Individual Teacher Incentives And Student Performance
by David N. Figlio, Lawrence KennyÂ
This paper is the first to systematically document the relationship between individual teacher performance incentives and student achievement using United States data.Â We combine data from the National Education Longitudinal Survey on schools, students, and their families with our own survey conducted in 2000 regarding the use of teacher incentives.Â This survey on teacher incentives has unique data on frequency and magnitude of merit raises and bonuses, teacher evaluation, and teacher termination.Â We find that test scores are higher in schools that offer individual financial incentives for good performance.Â Moreover, the estimated relationship between the presence of merit pay in teacher compensation and student test scores is strongest in schools that may have the least parental oversight.Â The association between teacher incentives and student performance could be due to better schools adopting teacher incentives or to teacher incentives eliciting more effort from teachers; it is impossible to rule out the former explanation with our cross sectional data.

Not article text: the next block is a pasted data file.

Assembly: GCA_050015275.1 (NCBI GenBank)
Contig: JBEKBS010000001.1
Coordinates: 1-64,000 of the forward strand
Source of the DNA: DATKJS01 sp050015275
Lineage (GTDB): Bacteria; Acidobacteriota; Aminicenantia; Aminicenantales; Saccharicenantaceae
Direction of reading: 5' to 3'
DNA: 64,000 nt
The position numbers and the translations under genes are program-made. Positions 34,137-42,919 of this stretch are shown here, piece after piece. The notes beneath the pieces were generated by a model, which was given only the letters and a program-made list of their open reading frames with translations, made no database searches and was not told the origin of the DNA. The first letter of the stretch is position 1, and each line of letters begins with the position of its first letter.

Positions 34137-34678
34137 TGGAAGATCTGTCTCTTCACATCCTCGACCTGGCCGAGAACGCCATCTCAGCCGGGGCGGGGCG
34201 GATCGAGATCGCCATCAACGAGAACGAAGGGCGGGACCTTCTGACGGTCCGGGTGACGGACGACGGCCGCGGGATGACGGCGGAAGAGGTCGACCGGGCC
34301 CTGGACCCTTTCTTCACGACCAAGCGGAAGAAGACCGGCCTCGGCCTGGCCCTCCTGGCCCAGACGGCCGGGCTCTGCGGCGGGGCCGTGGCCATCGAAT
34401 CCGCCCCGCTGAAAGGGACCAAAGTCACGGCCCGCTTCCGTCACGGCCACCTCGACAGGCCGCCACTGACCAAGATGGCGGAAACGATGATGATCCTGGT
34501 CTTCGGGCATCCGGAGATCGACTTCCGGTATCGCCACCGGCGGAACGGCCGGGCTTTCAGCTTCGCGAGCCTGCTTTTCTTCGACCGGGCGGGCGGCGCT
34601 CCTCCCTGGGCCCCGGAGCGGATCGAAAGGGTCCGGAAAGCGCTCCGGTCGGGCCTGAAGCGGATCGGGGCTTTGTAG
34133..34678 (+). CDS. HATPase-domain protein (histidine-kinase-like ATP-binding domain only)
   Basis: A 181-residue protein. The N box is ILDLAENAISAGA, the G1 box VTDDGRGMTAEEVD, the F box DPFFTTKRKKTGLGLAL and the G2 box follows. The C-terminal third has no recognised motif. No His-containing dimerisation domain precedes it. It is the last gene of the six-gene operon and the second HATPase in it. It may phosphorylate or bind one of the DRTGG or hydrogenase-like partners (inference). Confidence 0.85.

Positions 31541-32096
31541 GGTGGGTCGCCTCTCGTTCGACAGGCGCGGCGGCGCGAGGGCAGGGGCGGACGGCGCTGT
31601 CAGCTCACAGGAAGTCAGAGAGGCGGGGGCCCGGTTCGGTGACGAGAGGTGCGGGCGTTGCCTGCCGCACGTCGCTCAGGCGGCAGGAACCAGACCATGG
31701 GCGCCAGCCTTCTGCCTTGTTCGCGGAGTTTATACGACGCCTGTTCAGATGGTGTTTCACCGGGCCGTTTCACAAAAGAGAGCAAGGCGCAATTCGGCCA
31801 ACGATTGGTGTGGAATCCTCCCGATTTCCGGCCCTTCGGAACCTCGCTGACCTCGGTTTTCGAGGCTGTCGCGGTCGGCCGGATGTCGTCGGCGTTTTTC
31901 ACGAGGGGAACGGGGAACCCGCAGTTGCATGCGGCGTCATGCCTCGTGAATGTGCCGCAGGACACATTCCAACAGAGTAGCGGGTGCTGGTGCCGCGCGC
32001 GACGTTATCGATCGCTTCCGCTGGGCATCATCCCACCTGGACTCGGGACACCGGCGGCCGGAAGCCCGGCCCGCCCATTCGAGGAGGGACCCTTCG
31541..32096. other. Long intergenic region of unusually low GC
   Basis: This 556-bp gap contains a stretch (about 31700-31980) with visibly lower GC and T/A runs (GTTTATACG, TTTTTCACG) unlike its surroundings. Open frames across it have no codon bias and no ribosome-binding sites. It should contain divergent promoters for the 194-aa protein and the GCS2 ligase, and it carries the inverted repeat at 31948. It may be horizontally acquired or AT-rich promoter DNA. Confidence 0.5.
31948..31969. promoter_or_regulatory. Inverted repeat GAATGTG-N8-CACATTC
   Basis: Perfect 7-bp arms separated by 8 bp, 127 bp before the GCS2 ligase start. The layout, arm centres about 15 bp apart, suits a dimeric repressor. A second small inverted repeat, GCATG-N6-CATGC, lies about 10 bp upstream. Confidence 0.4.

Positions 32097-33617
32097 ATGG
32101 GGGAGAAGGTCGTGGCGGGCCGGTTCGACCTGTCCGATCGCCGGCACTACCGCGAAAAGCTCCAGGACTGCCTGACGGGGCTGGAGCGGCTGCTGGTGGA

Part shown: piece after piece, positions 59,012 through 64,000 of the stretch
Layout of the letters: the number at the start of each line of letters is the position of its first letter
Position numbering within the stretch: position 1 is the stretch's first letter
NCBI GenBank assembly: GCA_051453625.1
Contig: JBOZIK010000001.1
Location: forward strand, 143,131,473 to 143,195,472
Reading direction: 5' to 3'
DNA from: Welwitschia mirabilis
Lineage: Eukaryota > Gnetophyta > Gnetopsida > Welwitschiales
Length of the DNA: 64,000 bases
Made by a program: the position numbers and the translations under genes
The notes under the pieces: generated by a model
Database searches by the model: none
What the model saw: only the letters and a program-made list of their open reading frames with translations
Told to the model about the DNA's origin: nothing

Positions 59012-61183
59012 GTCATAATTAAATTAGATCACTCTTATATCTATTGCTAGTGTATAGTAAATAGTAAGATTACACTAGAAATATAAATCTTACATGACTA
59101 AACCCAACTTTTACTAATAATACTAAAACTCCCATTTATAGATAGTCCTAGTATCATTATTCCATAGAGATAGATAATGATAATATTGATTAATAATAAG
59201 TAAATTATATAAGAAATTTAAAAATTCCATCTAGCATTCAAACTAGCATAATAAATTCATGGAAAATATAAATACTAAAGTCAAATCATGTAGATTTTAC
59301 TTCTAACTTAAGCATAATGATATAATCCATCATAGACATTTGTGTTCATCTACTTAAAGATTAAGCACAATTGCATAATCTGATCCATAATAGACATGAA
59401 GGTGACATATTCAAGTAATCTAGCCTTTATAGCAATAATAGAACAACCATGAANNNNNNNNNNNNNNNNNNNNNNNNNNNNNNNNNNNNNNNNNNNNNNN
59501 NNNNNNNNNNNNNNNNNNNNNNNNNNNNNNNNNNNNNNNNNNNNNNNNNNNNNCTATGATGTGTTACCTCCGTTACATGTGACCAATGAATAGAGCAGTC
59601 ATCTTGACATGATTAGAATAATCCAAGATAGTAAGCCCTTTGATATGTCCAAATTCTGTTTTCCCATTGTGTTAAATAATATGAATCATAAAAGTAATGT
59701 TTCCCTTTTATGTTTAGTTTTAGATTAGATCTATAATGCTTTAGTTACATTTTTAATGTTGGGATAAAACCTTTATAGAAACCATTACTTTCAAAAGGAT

In other words, schools with merit pay have better outcomes, but we can’t be sure there’s a causal effect. Another approach would be to find a natural experiment, in which some schools switch from uniform salary schedules to merit pay. Does anyone know of a good natural experiment?